# Software: Kinship simulation

n=source("http://intersci.ss.uci.edu/wiki/pub/PajekR-KinSimGF.R") #open and copy to R console source("http://intersci.ss.uci.edu/wiki/pub/KinSim1.R") #copy this line to R console, repeatedly

- Author(s) Doug White, Tolga Oztan: Generation permutation code

## Contents

## New developments with a new simulator in R

Tolga:> Alright. I am now writing the code with three options given to the user. I'll pull the H and HH vectors from the adjacency matrix as well.

Doug>> Once you finish we'll write Vlado and ask him to write for us a macro that will give you the G and F data directly as well as the x-coords and the generational vector, all sent over into an R file that replace the file for the current toy dataset. Then, with no matrix manipulation on your code a new flat file for the simulated genealogy will be produced. If you want to be fancy since this is compact output you can set a user option for n replications of simulated data.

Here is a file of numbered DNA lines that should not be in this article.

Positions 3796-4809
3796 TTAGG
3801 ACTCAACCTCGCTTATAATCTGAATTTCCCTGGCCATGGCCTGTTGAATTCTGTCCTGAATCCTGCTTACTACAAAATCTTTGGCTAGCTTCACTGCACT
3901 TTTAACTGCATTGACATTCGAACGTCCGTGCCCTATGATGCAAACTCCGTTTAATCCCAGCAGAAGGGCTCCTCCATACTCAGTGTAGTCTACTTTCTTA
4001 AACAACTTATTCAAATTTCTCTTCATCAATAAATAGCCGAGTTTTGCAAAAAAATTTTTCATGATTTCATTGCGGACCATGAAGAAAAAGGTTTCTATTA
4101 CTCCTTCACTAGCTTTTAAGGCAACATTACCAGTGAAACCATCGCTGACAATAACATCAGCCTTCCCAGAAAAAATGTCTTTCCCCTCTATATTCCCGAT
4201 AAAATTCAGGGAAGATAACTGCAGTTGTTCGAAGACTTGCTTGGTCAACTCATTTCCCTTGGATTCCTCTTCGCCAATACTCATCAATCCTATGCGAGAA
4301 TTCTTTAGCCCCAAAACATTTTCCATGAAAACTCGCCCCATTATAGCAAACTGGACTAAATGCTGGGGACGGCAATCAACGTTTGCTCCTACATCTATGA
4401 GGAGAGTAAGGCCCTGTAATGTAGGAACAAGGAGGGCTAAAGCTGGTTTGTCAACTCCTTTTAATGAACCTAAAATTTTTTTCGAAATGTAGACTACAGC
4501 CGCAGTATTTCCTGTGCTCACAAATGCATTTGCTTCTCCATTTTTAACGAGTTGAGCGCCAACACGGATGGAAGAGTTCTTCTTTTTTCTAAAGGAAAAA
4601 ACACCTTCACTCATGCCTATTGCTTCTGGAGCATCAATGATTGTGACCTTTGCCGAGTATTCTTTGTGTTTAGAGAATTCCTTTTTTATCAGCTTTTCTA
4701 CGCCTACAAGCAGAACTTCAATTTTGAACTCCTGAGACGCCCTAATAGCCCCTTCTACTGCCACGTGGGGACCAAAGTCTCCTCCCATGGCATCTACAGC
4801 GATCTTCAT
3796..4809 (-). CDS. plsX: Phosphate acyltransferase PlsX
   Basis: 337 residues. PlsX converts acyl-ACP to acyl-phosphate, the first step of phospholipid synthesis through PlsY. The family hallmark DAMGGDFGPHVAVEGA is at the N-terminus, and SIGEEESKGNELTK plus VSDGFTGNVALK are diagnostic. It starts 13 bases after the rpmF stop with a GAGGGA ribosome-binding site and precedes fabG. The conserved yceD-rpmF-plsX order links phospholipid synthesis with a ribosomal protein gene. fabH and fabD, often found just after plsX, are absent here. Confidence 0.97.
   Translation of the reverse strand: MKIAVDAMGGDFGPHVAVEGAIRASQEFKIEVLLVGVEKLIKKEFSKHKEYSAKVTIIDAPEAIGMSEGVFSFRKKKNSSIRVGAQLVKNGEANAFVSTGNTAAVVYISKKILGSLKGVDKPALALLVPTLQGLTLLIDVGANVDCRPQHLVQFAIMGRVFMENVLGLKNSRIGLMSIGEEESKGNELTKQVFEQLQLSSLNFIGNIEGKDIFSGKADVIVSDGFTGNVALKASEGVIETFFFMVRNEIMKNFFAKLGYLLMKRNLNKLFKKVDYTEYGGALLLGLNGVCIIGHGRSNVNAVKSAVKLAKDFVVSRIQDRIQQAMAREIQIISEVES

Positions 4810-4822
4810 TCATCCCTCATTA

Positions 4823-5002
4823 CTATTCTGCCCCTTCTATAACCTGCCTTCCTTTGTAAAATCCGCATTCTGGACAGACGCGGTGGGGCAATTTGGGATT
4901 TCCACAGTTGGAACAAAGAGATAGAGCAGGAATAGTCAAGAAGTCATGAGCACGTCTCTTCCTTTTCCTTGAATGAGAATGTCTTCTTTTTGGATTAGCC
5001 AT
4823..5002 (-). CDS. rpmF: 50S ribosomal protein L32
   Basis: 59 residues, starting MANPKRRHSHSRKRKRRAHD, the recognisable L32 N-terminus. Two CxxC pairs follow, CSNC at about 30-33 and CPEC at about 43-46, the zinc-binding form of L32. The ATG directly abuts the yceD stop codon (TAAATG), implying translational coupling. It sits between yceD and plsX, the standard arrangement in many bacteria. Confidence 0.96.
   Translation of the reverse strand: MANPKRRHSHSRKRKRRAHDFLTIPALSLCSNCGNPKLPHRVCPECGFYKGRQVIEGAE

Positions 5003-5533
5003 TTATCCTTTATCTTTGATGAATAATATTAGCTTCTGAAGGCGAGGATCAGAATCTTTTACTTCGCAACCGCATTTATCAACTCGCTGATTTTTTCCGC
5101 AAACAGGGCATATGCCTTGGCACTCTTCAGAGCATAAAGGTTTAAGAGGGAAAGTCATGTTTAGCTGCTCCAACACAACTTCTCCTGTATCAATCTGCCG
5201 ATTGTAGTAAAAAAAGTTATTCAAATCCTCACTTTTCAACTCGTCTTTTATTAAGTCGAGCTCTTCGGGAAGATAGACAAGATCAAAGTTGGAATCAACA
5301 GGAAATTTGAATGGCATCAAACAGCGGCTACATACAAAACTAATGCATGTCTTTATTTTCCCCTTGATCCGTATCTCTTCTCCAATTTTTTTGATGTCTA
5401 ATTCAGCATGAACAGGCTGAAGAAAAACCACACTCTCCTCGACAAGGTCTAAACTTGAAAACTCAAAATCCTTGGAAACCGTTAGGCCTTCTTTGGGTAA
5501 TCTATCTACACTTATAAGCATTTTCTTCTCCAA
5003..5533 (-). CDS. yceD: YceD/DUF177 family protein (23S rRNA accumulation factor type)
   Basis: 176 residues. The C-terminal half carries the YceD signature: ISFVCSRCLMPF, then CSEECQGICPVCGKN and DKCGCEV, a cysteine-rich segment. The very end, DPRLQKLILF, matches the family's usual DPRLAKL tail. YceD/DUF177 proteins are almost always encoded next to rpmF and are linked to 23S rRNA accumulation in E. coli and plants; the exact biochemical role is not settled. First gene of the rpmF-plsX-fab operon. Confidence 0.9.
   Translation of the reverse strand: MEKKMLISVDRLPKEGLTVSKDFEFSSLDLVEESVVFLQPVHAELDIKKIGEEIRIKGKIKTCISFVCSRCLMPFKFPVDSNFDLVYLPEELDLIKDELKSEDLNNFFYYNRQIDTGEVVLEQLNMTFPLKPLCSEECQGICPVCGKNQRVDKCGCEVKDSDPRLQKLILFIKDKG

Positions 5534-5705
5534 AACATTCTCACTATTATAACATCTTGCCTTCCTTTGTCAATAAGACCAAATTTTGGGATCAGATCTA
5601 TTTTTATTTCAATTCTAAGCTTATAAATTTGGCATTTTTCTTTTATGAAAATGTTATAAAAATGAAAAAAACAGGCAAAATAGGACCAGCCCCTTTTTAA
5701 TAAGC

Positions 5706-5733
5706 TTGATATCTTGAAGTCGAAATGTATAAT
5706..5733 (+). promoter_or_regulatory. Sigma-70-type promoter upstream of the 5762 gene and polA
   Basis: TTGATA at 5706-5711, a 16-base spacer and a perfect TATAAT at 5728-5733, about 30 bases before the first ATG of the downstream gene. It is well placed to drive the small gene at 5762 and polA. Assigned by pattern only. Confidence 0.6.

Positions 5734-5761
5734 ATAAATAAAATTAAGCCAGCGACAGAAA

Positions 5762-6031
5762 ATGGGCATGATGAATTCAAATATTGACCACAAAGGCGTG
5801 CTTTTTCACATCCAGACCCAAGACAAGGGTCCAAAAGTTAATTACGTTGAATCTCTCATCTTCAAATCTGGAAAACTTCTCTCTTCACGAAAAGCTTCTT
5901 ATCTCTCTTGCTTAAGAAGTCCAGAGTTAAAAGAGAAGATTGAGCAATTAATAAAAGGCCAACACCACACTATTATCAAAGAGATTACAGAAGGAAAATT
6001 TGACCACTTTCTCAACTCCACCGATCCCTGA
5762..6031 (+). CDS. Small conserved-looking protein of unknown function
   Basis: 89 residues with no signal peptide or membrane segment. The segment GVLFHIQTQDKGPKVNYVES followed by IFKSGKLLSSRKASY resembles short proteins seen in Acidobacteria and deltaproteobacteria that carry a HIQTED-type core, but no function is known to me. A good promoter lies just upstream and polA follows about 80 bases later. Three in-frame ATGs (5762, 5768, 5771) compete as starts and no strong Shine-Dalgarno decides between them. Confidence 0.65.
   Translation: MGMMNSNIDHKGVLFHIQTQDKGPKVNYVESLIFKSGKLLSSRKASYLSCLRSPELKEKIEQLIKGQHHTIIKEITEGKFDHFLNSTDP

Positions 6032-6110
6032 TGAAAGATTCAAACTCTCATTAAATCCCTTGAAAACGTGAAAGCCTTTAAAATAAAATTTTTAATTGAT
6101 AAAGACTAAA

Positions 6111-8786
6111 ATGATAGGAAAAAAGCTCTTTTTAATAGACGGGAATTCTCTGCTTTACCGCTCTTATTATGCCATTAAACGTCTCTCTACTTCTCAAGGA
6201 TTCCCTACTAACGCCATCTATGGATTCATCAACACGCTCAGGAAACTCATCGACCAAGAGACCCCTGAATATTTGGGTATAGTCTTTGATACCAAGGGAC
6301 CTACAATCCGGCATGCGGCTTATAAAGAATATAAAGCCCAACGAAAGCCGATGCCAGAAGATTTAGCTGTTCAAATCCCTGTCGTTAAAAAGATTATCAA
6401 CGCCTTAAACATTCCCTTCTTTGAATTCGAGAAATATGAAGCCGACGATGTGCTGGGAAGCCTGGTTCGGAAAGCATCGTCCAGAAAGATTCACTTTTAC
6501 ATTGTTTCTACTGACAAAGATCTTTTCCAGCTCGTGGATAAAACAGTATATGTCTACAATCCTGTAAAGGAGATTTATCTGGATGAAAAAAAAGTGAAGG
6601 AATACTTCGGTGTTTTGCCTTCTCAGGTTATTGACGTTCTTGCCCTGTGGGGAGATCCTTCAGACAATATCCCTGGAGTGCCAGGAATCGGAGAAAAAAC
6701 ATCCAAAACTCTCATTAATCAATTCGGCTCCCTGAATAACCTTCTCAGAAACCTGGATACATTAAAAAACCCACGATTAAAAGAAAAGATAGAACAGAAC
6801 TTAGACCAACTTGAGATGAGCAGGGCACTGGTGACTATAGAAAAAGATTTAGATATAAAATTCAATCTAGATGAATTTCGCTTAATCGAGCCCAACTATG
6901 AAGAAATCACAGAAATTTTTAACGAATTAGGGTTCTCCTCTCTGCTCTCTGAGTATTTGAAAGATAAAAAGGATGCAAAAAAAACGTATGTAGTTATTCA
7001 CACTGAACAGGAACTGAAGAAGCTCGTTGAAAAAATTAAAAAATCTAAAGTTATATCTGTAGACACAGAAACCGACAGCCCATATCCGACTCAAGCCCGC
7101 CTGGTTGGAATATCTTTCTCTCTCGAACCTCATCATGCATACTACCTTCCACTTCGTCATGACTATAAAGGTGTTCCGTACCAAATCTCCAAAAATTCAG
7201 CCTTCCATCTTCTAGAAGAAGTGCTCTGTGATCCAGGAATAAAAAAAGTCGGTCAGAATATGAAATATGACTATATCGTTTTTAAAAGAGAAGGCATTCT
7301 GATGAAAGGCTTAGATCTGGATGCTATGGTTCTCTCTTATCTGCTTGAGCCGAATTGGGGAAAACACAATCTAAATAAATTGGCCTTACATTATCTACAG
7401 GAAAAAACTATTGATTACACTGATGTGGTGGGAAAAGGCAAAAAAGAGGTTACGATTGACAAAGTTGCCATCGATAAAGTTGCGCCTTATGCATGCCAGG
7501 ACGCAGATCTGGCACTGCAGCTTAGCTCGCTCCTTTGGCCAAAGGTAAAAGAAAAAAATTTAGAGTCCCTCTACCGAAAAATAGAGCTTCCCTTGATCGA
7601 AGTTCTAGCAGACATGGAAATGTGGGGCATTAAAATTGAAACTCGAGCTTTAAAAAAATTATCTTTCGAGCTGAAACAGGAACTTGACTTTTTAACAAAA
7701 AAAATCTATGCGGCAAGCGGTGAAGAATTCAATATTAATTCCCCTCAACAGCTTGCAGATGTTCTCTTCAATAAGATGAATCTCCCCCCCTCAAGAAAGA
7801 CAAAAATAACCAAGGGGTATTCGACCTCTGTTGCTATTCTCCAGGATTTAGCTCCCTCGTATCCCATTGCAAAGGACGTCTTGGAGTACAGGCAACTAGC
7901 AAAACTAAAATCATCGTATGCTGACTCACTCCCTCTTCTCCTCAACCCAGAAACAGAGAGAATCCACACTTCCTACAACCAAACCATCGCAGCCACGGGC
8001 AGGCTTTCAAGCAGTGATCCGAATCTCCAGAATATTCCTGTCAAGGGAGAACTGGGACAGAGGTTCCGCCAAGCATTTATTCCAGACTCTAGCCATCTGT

Then we can use the earlier "marriage census" tools we did several years ago and census the n simulated datasets. We can automate the comparison of the actual genealogy as a census in comparison to the statistical distribution of the simulated datasets.

Fancier still we can set our simulator to excluded certain type of marriage e.g., no FaBrDa etc marriages and others because these cover some of the "proscriptive rules" of the actual genealogy.

And so forth.